I was chatting with a friend recently who is a Programmer. I asked if he had been good at I.T. at school .”Not particularly, but I enjoyed physics. It helped me understand the world.” I replied that all I could remember of physics at school was my headmaster explaining how simple and important were Ohm’s law and Boyle’s law. He spent a good few lessons trying to demonstrate how to remember these laws. It failed to settle in my adolescent mind. I still have no idea what they are about or why they matter. I found Shakespeare’s star cross’d lovers much more interesting .What was to not understand about Romeo and Juliet? Their dilemma seemed far more important than equations about volts, power and resistance.
Our conversation continued and I said much that I have already said, adding that that was probably why I became nurse and a counsellor. That I could understand -to some measure- how people work. We laughed and carried on chatting.
But the conversation stayed with me. The two laws seem to be an attempt to describe how things work under certain circumstances or conditions. (Presumably they can also describe what might happen under adverse conditions and the consequences that might follow.) The parallels to the work of therapy are not hard to see. At its most basic, therapy can be seen as understanding how emotional energy flows in the psyche. To what does this energy attach itself and why? How do I understand depression or anxiety when it becomes toxic? We all know the experience of mild depression or anxiety about something. But for many people it becomes overwhelming and crippling.A patient told me that they had been having panic attacks all day before coming to see me. (Fortunately they found the actual experience of seeing me less awful than they had feared!) This is a long way from exam nerves or worry about money.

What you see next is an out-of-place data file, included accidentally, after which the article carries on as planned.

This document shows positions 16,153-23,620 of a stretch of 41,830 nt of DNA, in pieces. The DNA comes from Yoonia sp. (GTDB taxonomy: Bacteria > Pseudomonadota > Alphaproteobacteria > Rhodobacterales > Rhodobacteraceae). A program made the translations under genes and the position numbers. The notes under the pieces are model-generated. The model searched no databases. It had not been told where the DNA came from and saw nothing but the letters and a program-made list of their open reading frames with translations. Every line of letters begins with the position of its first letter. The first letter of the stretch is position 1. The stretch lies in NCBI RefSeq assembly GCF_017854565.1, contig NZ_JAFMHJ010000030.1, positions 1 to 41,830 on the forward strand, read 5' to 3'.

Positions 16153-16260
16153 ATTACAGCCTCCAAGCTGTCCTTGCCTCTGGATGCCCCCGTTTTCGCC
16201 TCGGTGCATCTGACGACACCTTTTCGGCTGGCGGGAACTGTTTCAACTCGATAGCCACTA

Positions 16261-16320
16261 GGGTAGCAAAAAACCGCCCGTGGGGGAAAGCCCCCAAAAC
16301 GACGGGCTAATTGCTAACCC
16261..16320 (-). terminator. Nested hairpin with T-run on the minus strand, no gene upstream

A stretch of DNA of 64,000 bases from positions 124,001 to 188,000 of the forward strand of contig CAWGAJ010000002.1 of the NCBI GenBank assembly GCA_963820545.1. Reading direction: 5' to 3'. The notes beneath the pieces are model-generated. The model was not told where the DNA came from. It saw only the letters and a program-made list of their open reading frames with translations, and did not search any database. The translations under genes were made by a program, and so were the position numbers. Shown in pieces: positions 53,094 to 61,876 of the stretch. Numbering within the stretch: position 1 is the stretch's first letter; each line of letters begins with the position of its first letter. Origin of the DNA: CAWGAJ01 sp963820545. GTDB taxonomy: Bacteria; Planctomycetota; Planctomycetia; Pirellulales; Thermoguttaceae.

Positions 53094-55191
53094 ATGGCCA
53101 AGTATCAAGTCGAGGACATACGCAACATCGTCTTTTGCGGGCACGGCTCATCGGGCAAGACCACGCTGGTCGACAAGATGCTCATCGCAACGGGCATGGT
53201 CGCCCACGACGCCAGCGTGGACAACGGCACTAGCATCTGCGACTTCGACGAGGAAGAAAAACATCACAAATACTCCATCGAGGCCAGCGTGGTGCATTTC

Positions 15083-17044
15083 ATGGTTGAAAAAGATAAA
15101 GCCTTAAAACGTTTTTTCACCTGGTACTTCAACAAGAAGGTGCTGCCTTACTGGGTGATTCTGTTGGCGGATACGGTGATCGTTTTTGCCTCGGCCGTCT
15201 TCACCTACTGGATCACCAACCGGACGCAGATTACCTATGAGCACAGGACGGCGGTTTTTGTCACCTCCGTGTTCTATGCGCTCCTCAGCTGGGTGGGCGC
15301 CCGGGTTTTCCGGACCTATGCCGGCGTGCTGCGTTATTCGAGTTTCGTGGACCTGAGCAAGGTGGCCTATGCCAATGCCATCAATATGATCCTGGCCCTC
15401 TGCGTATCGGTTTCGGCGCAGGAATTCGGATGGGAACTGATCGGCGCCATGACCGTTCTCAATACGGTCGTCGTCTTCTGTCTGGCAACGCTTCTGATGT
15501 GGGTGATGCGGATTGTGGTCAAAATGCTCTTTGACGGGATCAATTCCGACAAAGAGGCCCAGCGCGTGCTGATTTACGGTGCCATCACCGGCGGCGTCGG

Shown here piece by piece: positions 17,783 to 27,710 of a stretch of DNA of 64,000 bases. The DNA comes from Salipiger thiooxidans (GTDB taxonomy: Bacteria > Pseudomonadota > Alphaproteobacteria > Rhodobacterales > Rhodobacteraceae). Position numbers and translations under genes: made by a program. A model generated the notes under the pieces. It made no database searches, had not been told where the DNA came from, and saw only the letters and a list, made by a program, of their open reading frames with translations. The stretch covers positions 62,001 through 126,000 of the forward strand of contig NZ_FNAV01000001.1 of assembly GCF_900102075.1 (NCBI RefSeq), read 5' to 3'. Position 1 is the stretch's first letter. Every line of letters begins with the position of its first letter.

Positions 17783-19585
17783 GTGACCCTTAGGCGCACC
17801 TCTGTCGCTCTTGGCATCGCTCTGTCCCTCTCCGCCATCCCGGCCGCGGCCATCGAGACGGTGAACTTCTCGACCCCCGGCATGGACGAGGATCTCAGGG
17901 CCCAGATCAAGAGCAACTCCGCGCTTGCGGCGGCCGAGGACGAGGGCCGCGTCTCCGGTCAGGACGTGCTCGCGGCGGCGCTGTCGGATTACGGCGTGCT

One way of thinking about my work as a therapist is to see the patterns of energy attachment in my patients.Where does a person’s energy or drive take them? Is it attracted to Eros (Freud’s Life Instinct) or to Thanatos (Freud’s Death Instinct). Why does their energy attach to one direction and not another? What might happen if the energy directed into Thanatos is able to be channelled into Eros? This is where we leave the laws of physics and move to the realm of the unconscious. Instead of neat physical laws we work with dreams, with slips of the tongue, with how we encounter our patients and so on. It is an imprecise science but, as Einstein puts it,”To raise new questions, new possibilities, to regard old problems from a new angle..” this “… requires creative imagination and marks real advance in science.”
I think Freud and Einstein would have worked well together.Einstein’s view of science will be echoed my many a counsellor and therapist who would see themselves engaged in the same task.